Nietzsche said it first: “There are no facts, only interpretations.” But Vladimir Putin has perfected it into a political strategy. Within hours of opposition leader Boris Nemtsov’s murder on Friday, multiple explanations of what had gone on had been supplied to media organisations. It was because Nemtsov had forced his girlfriend to have an abortion. It was connected to Ukrainian nationalism. It was something to do with his business interests or his take on Charlie Hebdo.
Like so much electronic chaff dropped out of the back of a Tupolev bomber to confuse an incoming missile, the idea that there are multiple interpretations of the truth has become the founding philosophy of state disinformation in Putin’s Russia, designed to confuse those who would seek out the truth with multiple expressions of distracting PR chaff. The tactic is to create as many competing narratives as possible. And, amid all the resultant hermeneutic chaos, to quietly slip away undetected.
It is a tactic straight out of Mr Putin’s KGB playbook from the 1970s. Generate a plurality of narratives, so the truth can be obscured. In such circumstances, the very idea that there is such a thing as “the truth” can itself be called into question. “There is no objectivity – only approximations of the truth by as many different voices as possible” is how Margarita Simonyan, the editor-in-chief of state-backed Russia Today, puts it. This is weaponised relativism.
One of the foremost ringmasters of this postmodern authoritarianism is Putin adviser and trendy former TV executive Vladislav Surkov; he is as comfortable talking about performance art and rap music as he is about contemporary politics. For him, all news is comment, all truth little more than opinion. There is the BBC view. The Fox News view. The Russia Today view. All are expressions of special interests, not so much attempts at the truth as individual perspectives and localised narratives.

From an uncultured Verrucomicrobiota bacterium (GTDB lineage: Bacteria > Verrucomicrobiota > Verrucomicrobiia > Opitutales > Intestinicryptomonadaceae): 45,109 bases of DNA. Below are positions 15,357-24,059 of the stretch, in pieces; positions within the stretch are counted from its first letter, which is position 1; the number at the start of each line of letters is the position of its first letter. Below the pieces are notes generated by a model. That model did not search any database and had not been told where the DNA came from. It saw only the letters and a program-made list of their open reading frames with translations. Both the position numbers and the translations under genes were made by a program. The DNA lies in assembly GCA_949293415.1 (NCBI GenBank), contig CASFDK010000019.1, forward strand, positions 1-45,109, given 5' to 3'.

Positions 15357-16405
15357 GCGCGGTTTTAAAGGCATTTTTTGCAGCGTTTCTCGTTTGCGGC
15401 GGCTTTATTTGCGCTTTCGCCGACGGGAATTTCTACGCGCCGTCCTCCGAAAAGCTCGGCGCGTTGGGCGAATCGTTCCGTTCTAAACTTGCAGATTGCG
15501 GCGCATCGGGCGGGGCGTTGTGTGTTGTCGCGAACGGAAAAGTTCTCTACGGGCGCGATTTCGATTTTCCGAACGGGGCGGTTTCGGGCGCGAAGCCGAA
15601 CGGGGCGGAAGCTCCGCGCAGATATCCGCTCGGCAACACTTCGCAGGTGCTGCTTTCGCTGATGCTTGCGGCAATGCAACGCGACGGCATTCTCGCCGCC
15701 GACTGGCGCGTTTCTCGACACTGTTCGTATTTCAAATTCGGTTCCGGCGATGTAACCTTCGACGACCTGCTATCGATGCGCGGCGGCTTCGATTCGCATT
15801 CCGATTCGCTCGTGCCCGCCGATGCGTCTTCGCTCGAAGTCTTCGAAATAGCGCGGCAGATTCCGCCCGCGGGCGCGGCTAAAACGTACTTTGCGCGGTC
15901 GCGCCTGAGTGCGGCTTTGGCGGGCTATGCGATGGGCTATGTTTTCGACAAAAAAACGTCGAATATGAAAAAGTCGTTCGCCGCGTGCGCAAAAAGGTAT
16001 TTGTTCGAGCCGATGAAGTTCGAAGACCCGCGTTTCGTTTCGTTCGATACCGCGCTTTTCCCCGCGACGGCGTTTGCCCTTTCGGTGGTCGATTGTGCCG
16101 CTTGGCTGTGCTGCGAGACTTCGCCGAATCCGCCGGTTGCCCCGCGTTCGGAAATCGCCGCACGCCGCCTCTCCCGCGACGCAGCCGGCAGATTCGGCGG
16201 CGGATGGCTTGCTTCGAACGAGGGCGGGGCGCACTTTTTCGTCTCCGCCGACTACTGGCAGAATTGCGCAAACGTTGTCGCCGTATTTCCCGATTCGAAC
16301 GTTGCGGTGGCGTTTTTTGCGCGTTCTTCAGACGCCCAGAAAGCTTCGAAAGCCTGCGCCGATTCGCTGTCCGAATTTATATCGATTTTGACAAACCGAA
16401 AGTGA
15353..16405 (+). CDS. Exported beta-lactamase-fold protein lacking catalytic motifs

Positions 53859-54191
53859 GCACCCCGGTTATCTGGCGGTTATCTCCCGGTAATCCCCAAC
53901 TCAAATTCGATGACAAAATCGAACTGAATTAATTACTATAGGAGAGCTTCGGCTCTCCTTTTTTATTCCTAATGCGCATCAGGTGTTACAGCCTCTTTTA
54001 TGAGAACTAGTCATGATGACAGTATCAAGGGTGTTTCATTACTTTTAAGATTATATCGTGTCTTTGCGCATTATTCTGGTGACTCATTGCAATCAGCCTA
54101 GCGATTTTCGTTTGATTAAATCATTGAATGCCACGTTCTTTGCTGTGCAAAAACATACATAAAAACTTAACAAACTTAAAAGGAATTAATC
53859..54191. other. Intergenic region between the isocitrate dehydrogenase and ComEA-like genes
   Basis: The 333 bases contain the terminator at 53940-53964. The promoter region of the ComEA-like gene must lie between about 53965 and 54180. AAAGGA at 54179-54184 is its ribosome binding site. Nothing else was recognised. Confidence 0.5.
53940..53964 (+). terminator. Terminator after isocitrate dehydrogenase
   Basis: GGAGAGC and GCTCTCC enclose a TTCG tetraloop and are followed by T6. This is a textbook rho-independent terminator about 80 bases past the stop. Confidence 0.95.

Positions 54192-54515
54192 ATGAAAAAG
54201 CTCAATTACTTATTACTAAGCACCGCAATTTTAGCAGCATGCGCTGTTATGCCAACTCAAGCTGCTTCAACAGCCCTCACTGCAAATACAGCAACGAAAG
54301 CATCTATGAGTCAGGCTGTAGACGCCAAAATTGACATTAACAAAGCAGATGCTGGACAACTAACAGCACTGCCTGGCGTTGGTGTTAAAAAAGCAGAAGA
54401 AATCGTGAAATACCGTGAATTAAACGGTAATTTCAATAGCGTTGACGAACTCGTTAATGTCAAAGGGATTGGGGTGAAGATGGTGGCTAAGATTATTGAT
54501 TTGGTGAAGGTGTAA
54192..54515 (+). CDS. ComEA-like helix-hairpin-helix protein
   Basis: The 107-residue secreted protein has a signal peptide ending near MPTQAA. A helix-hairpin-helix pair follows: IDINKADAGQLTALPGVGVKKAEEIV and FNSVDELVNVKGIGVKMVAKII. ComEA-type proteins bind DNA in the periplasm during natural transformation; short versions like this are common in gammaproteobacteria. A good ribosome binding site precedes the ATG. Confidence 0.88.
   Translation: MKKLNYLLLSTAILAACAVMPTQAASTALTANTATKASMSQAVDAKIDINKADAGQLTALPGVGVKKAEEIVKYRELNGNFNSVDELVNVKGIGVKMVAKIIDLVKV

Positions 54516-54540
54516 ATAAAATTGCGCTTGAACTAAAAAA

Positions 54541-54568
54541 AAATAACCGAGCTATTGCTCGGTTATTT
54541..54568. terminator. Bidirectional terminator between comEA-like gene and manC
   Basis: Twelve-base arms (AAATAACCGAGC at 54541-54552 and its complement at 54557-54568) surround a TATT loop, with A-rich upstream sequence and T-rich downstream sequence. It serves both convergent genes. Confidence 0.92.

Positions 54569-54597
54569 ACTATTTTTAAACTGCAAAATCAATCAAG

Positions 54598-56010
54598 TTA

Mr Surkov grasps that all this chimes closely with the idea, familiar in the west, that any and every perspective can be legitimised as a matter of individual opinion. On the basis of this lazy philosophy, the idea that one view is right and another wrong can be made to sound like some unwarranted imposition of authority. You can already hear the objection to the assertion of truth: “Who is to say who is right?”
What Russian state spin demonstrates is that, by dispensing with what we used to be comfortable calling the truth, we are left with nothing but sheer power. In other words, relativism leads inevitably into nihilism. “What is truth?” said Pontius Pilate, trying to befuddle the issues of innocence and guilt with high-sounding Putin-like misdirection. No news organisation should be sympathetic to this strategy. For while comment is free, the facts are sacred.
Amid the various narratives of “the truth” now being rehearsed by the Russian state, it is necessary to insist upon a reality; on Friday morning Mr Nemtsov was alive, but by the day’s end he was dead. Amid the mischievous misdirection of the Kremlin’s counter-measures, this is, quite simply, the truth.